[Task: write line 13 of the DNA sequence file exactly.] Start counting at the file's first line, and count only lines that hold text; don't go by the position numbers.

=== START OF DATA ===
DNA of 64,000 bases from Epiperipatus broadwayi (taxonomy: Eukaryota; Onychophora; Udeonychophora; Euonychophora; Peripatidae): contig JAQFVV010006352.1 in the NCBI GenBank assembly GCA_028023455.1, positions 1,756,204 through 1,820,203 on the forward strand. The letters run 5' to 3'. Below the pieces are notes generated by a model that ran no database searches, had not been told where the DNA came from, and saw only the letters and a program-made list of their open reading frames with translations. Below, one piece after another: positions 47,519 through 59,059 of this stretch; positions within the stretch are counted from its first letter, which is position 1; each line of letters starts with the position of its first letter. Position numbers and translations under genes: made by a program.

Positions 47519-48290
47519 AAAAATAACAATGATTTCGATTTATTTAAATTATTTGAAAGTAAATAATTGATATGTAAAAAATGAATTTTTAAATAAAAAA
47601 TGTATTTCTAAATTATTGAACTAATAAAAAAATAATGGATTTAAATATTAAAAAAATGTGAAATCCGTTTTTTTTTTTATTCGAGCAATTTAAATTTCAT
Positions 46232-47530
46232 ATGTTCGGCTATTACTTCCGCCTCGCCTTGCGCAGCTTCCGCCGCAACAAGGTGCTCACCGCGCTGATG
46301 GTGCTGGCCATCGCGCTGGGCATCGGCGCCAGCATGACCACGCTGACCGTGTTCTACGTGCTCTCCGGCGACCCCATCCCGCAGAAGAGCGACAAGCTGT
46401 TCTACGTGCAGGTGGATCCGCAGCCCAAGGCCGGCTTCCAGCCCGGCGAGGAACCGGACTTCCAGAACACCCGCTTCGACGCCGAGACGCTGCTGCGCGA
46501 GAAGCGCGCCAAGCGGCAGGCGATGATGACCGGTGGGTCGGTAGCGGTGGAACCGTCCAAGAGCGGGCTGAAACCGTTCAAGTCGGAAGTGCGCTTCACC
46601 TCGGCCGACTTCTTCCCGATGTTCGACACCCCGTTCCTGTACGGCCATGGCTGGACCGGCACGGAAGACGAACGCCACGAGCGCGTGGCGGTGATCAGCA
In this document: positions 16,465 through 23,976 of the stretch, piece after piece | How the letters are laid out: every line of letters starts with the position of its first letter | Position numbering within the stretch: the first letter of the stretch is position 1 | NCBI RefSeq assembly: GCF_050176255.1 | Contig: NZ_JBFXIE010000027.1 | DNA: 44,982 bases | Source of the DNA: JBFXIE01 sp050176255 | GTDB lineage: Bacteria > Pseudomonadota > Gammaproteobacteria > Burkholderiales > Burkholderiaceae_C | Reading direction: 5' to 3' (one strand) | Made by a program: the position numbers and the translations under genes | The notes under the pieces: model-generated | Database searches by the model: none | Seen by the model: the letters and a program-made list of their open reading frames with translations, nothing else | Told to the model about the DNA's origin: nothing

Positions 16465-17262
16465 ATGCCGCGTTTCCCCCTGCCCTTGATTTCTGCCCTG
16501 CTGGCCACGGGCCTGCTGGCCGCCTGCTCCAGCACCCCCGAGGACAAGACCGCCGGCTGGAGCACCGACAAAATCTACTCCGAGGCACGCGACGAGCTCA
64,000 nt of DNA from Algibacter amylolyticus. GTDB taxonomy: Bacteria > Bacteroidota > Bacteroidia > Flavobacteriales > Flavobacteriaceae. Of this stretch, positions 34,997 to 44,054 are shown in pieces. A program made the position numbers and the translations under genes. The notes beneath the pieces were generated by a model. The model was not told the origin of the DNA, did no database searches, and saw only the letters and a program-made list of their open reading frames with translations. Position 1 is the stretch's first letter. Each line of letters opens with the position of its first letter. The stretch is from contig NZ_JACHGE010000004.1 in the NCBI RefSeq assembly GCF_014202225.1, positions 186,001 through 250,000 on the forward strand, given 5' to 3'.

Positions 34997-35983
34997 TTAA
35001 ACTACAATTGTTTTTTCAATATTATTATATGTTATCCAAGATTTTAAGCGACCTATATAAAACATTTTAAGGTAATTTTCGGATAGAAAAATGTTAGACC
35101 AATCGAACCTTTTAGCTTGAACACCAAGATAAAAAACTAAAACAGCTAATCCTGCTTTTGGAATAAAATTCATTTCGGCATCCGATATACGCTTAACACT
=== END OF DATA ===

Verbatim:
16465 ATGCCGCGTTTCCCCCTGCCCTTGATTTCTGCCCTG